Beyond Tradition

"Beware lest any man spoil you through philosophy and vain deceit, after the tradition of men." Colossians 2:8

The Texts


The making of the New Testament -- where did it all begin?

The Genesis  Part I

                    Part II


Who wrote the gospels? Did Matthew, Mark, Luke, and John, the apostles currently ascribed to them, really write these books, or were they merely written by anonymous scribes using apostolic pseudonyms many decades after Jesus?

Meet the Ghost Writers
  Part I

                                   Part II


The first thing we notice about the synoptic gospels Matthew, Mark and Luke is how identical they are -- they share most of the same stories about Jesus, the same dialogue (almost verbatim at times), and a very similar narrative structure. So what external source references, if any, did the gospel writers use, or did they just copy each other? This is more of a brief introductory to the synoptic problem. A more extensive discussion is "The Q Conundrum" below.

Gospel Within a Gospel

Due to the duplicated traditions in each gospel, scholars have argued for centuries in favor of textual-dependency -- specifically, that the writers of Matthew and Luke used the gospel of Mark as a source reference. Was Mark really the earliest gospel used as a source? Just how reliable is the popular textual-dependency theory itself, and is there another simpler solution for these duplicated traditions?

                                                   The Q Conundrum


In "The Genesis" we established that the canon gospels were written no later than the first century. The consensus is anywhere between 70-100 CE for all four. Nonetheless, the pre-70/post-70 CE gospel date debate rages on to this day between scholars, whether they were written before or after 70 CE. So just when were the gospels written exactly, how can we know this, and why does it matter?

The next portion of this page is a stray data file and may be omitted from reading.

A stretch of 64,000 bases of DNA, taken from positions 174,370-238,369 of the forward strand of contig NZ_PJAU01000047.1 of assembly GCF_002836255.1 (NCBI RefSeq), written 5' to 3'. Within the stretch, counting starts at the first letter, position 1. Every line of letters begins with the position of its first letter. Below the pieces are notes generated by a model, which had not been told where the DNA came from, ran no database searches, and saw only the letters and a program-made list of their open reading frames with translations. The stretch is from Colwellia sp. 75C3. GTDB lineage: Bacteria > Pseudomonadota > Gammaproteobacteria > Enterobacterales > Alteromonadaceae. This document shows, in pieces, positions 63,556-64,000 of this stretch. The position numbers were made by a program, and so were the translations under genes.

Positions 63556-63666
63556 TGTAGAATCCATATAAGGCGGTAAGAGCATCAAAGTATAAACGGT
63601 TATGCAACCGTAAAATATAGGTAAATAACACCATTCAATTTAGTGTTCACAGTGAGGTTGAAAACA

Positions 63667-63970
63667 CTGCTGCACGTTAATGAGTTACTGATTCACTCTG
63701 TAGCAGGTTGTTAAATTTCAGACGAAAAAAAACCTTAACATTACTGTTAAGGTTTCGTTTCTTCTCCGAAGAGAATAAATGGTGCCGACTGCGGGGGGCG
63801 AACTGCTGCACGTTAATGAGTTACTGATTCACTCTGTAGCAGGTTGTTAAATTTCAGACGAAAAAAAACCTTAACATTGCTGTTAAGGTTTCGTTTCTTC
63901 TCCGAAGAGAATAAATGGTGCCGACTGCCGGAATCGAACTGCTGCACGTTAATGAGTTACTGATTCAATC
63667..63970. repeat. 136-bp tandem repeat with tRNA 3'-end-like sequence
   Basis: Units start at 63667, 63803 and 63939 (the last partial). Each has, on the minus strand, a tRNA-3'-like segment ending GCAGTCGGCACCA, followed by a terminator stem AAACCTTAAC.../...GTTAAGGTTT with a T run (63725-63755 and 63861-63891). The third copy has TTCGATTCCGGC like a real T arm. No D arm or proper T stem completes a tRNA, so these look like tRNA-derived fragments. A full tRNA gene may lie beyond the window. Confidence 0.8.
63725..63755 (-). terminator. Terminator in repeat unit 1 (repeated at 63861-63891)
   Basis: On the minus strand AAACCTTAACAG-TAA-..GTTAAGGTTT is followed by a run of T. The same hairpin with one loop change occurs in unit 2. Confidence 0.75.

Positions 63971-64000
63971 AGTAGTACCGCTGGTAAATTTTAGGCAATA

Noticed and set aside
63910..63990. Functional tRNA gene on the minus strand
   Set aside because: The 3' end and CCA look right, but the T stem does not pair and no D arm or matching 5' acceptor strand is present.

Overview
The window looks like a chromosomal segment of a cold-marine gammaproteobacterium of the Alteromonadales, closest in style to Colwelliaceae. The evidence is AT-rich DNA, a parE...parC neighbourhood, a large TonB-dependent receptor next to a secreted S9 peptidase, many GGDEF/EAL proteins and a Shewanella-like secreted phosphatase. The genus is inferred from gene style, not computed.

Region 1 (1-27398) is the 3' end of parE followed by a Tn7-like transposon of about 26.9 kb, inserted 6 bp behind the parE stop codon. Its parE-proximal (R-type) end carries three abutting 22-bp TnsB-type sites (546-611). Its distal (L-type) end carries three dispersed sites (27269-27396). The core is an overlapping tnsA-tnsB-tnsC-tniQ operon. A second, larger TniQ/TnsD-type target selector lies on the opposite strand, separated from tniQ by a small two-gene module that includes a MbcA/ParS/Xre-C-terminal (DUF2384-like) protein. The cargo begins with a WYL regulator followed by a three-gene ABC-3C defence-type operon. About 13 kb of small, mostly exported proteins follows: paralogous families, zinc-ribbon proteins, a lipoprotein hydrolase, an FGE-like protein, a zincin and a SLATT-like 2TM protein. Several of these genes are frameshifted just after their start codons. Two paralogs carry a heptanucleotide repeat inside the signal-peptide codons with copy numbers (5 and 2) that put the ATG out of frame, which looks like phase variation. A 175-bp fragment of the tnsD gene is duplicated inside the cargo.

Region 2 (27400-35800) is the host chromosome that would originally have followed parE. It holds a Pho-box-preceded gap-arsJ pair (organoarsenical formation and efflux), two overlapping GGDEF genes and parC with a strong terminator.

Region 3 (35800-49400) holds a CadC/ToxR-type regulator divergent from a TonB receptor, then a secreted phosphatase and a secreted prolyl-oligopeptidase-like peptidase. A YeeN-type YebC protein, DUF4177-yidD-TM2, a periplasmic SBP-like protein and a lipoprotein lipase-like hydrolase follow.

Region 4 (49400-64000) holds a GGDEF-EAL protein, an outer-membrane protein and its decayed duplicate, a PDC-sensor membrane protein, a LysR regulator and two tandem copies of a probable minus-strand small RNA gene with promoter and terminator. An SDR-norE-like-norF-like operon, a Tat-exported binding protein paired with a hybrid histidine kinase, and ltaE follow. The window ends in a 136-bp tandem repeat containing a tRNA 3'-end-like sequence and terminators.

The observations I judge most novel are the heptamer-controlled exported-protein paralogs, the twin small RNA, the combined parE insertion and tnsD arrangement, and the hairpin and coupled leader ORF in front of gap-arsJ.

Post-70 CE View:

7 Key Points

Pre-70 CE View (six part series):  

                                             Part I

The Acts of Luke                                        Part II

Amazing Tales of the Failed Post-Prophecy   Part III

The Christology of Paul                               Part IV

The Silent Texts                                         Part V

A Jewish Messiah in a Pagan World?            Part VI


Can we trust that the stories in the gospels are historically accurate and reliable? Or did the traditions of Jesus start out primitive and simple, only to become altered via oral and written transmission as the church gradually evolved and developed over time into exaggerated legend with complex  theological beliefs being added more and more as the traditions flowed through fluid communities before they even found their way into the written gospels? In other words, instead of the church evolving around the traditions of Jesus, did the traditions evolve around the church and how it developed? And is there any way we can possibly know this?

The Evangelists  Part I

                        Part II

                        Part III






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TheologyWeb : seanD

TheologyOnline: seanD

Last Updated: 02/16/2016


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